Let the Sunshine In

For someone who loves music as much as I do, my thoughts on musicals may seem contradictory.  I admit it.  I absolutely hate musical theater.  Of course, I recognize the talent and artistry involved.  But people breaking out in song?  Ugh.  To me, it’s less realistic than The Hobbit.  What can I say?  I’ve never liked it.  Plays can be wonderful.  Musicals?  I’m outta here.

Years ago, I got stuck taking a a huge group of clients to see Phantom of the Opera in Toronto.  It was hell on earth.  A like-minded client sneaked out with me at intermission and we went in search of a bar.  Not enough alcohol in the world to put up with that nonsense.

Having said that, most rules usually have an exception, don’t they?  For me, the great exception is Hair.  I’ve never actually seen a stage production of Hair so I guess it’s possible that I would not enjoy it.  I’m basing my opinion on the movie and on the soundtrack, both of which are amazing.  Of course, the anti-Vietnam war story is right in my wheelhouse and is why I like it so much.  It’s more than that, though.  The songs and the performances in the movie are outstanding.  The tragic, ironic ending is heartbreaking(I remember that there was a viewing of the movie at my high school and all the girls there were crying at the ending.  I had already seen it and knew the story but may have had something in my eye that night too).  Treat Williams was amazing as Berger.  A quick look at the wiki page shows the cast is full of well known people. In fact, I just learned that I’ve seen one of the cast members in concert, Donnie Dacus, when he played with Chicago.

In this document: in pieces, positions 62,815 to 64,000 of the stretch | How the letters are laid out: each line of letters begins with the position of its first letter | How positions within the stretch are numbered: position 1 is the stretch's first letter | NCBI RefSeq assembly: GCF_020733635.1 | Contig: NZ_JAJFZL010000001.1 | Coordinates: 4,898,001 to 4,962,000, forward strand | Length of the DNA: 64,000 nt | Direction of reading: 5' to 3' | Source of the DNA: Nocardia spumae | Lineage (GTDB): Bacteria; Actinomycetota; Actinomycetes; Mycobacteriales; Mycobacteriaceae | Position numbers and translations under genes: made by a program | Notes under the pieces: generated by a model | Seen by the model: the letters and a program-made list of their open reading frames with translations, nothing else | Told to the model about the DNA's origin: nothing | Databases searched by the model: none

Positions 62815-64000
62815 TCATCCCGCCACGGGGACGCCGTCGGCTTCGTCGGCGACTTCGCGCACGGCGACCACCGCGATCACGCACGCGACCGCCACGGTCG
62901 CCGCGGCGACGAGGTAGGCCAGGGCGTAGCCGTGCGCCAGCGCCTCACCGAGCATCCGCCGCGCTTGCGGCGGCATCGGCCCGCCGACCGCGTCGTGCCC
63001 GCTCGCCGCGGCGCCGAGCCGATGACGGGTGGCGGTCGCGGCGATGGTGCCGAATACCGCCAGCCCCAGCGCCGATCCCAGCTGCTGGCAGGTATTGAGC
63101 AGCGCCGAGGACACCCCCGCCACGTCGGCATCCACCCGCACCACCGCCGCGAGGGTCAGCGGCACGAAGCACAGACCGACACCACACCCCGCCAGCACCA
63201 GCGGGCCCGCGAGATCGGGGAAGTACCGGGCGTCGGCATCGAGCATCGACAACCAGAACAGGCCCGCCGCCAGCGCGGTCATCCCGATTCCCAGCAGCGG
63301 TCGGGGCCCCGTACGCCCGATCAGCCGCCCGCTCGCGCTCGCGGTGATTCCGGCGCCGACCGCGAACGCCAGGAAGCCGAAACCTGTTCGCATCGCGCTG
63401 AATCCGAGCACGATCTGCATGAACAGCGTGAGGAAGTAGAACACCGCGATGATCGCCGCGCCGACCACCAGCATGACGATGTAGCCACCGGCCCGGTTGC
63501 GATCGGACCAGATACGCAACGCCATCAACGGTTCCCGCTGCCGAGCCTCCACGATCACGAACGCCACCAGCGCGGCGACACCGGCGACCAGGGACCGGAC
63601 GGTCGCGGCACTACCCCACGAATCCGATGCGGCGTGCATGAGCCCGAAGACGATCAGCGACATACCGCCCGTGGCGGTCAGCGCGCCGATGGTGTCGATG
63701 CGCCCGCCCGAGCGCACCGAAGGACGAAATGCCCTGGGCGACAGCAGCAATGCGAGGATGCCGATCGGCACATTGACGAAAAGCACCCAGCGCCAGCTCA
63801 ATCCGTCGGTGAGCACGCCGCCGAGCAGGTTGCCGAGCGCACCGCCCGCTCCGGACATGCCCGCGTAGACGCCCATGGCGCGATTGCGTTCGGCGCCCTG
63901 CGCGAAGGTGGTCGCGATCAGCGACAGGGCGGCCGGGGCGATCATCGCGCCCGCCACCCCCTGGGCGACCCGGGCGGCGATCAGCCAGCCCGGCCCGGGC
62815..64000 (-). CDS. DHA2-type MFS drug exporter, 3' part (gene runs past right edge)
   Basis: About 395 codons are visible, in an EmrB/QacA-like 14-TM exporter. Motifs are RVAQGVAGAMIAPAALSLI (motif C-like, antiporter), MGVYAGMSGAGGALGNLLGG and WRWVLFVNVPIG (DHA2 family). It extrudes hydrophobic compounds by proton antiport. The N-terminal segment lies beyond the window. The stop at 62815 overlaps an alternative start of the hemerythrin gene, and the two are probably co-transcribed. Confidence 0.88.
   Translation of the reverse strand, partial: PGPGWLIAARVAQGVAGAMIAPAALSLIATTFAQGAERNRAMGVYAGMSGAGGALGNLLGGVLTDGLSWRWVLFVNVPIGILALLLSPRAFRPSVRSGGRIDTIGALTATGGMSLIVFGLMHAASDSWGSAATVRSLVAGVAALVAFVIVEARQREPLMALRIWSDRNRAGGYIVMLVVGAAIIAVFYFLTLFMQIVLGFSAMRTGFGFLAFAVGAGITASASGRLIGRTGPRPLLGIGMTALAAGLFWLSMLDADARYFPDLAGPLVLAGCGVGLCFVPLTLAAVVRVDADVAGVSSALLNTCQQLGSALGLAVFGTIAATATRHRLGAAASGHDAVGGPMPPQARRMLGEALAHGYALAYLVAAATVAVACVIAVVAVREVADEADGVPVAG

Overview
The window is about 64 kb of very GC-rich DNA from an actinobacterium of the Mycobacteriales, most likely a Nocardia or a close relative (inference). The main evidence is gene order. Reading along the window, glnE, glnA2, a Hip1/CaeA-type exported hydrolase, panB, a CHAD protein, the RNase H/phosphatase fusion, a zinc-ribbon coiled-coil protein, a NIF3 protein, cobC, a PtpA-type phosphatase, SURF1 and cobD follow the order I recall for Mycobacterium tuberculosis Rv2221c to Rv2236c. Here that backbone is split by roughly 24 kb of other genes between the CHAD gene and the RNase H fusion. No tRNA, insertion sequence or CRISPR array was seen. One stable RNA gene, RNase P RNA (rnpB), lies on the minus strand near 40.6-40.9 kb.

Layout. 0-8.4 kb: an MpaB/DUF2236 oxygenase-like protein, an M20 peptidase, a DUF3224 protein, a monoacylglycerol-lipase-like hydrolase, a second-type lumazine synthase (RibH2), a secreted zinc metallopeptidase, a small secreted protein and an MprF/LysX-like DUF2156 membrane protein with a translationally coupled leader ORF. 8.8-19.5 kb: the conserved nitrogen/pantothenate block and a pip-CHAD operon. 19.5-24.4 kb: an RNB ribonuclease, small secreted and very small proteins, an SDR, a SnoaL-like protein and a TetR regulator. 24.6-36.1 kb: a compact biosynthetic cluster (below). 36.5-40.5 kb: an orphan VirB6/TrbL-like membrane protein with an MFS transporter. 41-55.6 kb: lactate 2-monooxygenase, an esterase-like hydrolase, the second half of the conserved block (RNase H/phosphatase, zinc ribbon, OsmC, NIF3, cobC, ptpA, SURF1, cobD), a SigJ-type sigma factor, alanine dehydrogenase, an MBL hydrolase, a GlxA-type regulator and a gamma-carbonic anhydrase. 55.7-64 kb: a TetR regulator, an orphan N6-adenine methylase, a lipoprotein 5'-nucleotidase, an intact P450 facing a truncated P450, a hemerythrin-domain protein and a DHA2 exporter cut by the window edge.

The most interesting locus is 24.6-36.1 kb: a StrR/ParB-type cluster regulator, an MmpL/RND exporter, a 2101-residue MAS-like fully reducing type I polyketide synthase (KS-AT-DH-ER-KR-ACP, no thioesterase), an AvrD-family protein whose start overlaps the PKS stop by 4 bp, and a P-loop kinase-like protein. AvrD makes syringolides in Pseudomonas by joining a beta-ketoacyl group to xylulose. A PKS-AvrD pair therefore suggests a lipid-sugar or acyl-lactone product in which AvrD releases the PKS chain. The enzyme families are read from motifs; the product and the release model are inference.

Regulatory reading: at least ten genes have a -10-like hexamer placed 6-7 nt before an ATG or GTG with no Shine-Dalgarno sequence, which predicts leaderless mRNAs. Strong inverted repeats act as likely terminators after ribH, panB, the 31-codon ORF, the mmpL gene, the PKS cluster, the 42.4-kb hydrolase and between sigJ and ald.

I learned something else today.  The creator of Hair is not only from my hometown of Rochester but he is actually from the suburb that I grew up in, Irondequoit.  He is being inducted into the Rochester Music Hall of Fame this week.  I find it pretty funny that he is being inducted alongside Rochester native, Wendy O. Williams!






2 thoughts on “Let the Sunshine In

  1. As you know, I couldn’t agree with you more. To me this is on top of my favorite movies and albums of all time. I’ve seen a stage version and it didn’t quite add up to the Milos Foreman version where Berger is really the hero, not Claude. The production value of the movie soundtrack is second to none – I mean can you argue with Nell Carter’s range? What about “Easy to be hard”? I am proud to say that I cry every time at the end and sometime just what. I hear the final song imagining the cemetery scene. We’ll always have this in common, cuz!

    Liked by 1 person

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